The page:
Matt Belloni discusses Scarlett Johansson’s lawsuit against Disney, claiming that she never thought she would have to file it against the company.
Scarlett Johansson never thought she would have to file a lawsuit against Disney over Black Widow’s release. Due to the coronavirus pandemic, Black Widow’s premiere was delayed multiple times. Eventually, Disney settled on a hybrid strategy, releasing the film in theaters and on Disney+ simultaneously on July 9. The decision proved to be beneficial for the studio, as Black Widow broke pandemic era box office records and earned an extra $60 million globally from Disney+ Premier Access sales. However, the studio is now dealing with serious fallout.
A couple weeks after Black Widow came out, Johansson sued Disney, citing breach of contract. The core issue of the lawsuit is box office bonuses were set to be part of Johansson’s salary. She claims the Disney+ release cost her around $50 million, since Disney never renegotiated her Black Widow contract to reflect the hybrid release strategy. It’s proven to be an ugly situation for everyone involved; even Marvel Studios President Kevin Feige is angry at Disney about everything. And at one point, Johansson thought it would never have to come to this.
Matt Belloni discusses the lawsuit in his newsletter publication, What I’m Hearing. In it, the former THR editor notes that Johansson never thought she would have to file a lawsuit against the company, adding that she was anxious it would damage her career and plaster her as the public face of the whole ordeal. Belloni continues to state that the Black Widow star’s agent, who has been with her since her character’s debut in Iron Man 2, was keen to stand up for her rights and what she was owed. See his discussion here:
“First, [Bryan] Lourd [Scarlett Johansson’s agent] is particularly close to and protective of Johansson. He’s represented her since 2008, guided her through the Marvel movies, the box office bona fides with 2014’s Lucy, and last year’s double Oscar nominations for Marriage Story and Jojo Rabbit. Johansson never thought this lawsuit would end up having to be filed, and no one on the team was particularly anxious to pull the trigger, knowing it would generate international headlines, might hurt her ability to work, and would turn her into the public face of the debate, possibly for years to come. There’s a reason that stars in their prime almost never sue, and some are already comparing her to Olivia de Haviland, whose lawsuit brought down the studio system. That’s a bit hyperbolic, but it’s a big deal. And Lourd, having made what I’m told were more than a dozen private attempts to resolve this matter over several months, was a strong advocate for standing up for her rights.”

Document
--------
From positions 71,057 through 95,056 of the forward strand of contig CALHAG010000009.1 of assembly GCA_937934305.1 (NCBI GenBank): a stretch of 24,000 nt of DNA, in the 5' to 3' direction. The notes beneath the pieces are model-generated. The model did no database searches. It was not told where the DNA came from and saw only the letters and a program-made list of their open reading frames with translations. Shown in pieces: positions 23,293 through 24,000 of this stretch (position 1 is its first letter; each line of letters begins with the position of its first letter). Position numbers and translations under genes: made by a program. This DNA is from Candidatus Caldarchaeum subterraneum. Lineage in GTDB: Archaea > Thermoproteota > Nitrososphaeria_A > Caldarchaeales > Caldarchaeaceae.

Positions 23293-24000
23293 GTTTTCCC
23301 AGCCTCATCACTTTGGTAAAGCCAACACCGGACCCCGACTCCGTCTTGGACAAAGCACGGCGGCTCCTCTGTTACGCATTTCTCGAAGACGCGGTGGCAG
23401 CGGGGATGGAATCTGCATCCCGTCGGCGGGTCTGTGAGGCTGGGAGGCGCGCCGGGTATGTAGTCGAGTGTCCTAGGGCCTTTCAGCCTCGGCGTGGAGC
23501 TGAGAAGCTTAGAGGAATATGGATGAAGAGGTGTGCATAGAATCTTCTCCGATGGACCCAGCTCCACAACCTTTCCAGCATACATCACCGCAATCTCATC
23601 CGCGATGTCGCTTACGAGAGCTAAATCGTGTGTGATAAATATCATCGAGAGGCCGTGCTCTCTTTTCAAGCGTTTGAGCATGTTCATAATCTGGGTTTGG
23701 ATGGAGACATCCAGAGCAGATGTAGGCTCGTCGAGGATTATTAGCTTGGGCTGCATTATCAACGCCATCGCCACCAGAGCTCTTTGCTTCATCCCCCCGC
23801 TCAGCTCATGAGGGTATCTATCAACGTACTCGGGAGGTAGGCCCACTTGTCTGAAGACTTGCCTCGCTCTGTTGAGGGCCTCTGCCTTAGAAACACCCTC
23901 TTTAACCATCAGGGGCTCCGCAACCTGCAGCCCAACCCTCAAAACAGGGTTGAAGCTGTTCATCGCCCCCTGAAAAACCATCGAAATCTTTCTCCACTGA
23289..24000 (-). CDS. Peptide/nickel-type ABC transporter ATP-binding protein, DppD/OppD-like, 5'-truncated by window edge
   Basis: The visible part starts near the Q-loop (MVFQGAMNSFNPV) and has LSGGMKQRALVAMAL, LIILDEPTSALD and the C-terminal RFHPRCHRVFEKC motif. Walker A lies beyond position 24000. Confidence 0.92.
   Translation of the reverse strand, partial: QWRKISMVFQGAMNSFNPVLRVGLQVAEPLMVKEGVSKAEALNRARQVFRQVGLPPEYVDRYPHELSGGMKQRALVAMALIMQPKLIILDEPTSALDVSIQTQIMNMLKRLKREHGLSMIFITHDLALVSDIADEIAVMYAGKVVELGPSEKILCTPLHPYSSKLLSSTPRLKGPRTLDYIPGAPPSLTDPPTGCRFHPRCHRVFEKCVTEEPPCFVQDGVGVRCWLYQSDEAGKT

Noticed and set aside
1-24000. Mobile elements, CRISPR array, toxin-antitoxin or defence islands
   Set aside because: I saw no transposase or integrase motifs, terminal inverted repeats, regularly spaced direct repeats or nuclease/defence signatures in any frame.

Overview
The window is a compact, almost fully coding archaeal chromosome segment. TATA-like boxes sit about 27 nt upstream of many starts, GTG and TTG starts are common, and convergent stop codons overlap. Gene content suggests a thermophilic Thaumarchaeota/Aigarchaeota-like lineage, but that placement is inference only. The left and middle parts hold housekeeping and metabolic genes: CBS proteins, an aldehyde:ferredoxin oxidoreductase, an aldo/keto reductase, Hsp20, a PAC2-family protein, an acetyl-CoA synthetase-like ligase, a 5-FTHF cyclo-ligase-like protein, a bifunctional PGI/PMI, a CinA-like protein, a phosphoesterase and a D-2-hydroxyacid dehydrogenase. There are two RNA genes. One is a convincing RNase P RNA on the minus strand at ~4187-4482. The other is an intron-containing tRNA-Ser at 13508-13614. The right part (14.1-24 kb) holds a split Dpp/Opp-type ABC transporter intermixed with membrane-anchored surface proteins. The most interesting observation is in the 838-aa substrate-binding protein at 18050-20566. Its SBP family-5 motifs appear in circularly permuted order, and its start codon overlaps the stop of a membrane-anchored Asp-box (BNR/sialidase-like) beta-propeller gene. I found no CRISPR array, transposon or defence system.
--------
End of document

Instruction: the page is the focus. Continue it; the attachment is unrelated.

Belloni also references Disney’s aggressive response to Johansson’s reasons for suing, in which they claimed that the actress had zero sympathy for the effects of the pandemic and implied that releasing Black Widow on Disney+ with Premier Access (which costs viewers $30 dollars) would increase and rival the earnings she may have lost from the theatrical release. Since Johansson has been an integral part of the MCU since 2010’s Iron Man 2, it comes as a surprise that she has to take such a firm stand against the production company, who should be supporting an actress that has worked with them for so long. Disney, however, initially wanted to release Black Widow in May, both in theaters and online, which would have further damaged Johansson’s salary as the COVID-19 vaccinations were not in full rollout.
Bryan Lourd’s support for Johansson comes after multiple financial scandals where female actors were not paid the same as their male counterparts in both the MCU and the industry as a whole. Johansson, for example, was paid less than the male actors in The Avengers, but has since been receiving higher salaries to match. The lawsuit poses as another example of the film industry trying to take away the finances female actors deserve. Further, Marvel was criticized for how long it took them to script and produce Johansson’s solo movie, which came after nearly every other male actor in the franchise got at least two movies dedicated to their character. After a decade of portraying the role, Johansson is now retiring Black Widow/Natasha Romanoff, but not before she strives to achieve equality for all actors and actresses in the industry. Her lawsuit is encouraging other Disney actors to step forward, so more is set to be revealed.
MORE: Black Widow Proves Disney Shouldn’t Abandon Premier Access Yet
Source: Matt Belloni
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